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Nov 27, 2022

Four-Month-Old Ravens Can Be As Smart As Adult Apes, Cognitive Tests Shows

Posted by in category: neuroscience

You really can’t call a raven a birdbrain, because they and other corvids (the avian family they belong to) are actually pretty smart. New research published in Scientific Reports suggests that, at just four months old, these birds can compete as well as adults chimpanzees and orangutans in certain cognitive tasks.

The work focused on eight hand-raised ravens. They were tested at the age of four, eight, 12, and 16 months using the Primate Cognition Test Battery (PCTB), a standardized test for assessing animal cognition. The researchers tested if the birds exhibited spatial memory, understood numbers and addition, and if they could learn from and communicate with their handlers. They even looked at object permanence, which is the ability to know that an object still exists even if it’s out of sight.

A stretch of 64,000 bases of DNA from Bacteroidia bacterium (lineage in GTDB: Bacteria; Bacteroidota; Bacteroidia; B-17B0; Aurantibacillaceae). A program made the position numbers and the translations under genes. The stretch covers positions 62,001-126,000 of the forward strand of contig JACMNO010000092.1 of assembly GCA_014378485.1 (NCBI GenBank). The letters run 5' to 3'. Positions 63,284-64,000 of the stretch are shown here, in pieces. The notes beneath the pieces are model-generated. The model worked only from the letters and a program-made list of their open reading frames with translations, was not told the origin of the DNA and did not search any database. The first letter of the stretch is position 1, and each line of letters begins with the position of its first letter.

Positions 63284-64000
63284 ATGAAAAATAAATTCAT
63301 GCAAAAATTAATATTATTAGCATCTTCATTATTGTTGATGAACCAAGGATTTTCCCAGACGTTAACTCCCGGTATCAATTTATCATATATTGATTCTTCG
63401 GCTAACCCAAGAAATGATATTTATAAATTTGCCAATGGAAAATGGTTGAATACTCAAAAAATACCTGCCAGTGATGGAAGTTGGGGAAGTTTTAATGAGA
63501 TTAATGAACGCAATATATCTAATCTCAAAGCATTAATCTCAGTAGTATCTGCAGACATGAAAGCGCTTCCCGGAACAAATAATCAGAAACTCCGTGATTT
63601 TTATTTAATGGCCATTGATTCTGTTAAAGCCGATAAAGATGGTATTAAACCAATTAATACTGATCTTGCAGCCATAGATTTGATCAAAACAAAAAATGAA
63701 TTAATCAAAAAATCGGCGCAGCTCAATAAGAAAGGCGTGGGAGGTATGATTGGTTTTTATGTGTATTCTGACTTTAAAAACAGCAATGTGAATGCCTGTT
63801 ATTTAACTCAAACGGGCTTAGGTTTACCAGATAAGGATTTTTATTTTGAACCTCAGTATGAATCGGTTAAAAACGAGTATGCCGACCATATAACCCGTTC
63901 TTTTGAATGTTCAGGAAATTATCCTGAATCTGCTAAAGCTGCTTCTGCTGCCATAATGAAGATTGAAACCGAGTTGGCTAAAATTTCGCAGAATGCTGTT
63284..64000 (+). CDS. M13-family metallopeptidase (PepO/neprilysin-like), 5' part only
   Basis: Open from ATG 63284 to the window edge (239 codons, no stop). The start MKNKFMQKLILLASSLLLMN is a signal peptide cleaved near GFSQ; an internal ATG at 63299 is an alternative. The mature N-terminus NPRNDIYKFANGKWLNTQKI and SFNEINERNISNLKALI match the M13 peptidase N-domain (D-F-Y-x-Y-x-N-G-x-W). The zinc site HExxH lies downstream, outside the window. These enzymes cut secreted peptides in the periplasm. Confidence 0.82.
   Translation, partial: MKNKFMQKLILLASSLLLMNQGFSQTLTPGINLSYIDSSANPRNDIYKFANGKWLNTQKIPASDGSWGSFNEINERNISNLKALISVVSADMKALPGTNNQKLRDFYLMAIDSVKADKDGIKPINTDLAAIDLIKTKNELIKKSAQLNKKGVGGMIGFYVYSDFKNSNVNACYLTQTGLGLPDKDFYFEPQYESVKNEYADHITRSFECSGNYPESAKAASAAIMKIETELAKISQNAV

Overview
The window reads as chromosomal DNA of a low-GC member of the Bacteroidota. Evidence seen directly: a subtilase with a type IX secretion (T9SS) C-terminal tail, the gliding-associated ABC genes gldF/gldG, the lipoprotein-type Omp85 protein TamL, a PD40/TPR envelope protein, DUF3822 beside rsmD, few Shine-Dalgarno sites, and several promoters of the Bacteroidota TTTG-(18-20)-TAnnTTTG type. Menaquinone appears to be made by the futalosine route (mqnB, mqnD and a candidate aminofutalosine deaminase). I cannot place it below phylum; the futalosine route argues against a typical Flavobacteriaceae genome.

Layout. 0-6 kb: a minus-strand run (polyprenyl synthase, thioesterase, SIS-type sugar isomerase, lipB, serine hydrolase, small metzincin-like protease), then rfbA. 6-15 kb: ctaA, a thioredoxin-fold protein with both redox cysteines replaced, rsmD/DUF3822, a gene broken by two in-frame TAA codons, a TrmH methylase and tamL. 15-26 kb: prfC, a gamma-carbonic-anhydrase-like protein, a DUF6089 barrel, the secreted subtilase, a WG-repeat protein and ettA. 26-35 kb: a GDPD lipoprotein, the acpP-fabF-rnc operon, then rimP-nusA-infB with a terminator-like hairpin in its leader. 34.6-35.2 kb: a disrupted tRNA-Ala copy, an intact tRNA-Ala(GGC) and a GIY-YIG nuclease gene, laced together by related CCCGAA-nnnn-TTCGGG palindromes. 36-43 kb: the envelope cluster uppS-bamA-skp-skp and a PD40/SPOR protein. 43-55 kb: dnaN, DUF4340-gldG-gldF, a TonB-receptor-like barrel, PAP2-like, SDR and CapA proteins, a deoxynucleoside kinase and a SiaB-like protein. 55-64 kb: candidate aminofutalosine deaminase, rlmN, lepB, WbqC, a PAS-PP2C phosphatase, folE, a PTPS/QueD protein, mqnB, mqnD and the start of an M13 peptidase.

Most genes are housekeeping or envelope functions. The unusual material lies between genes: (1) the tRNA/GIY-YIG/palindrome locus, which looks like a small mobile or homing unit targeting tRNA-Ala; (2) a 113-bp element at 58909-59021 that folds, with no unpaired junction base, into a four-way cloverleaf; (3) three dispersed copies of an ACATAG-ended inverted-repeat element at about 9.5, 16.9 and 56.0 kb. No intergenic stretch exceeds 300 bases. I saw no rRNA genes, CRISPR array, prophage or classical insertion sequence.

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Nov 27, 2022

Qubit: Rapid innovation in chip and hardware design

Posted by in categories: computing, quantum physics

Coupled with subscription and as-a-service cloud offerings from companies such as IBM, HPE, Microsoft Azure and AWS, have made quantum computing infrastructure accessible.

Nov 27, 2022

How fast is gravity, exactly?

Posted by in categories: physics, space

The merging of two neutron stars emits both light and gravitational waves at the same time, so if gravity and light have the same speed, they should be detected on Earth at the same time. Given the distance of the galaxy that housed these two neutron stars, we know that the two types of waves had traveled for about 130 million years and arrived within two seconds of one another.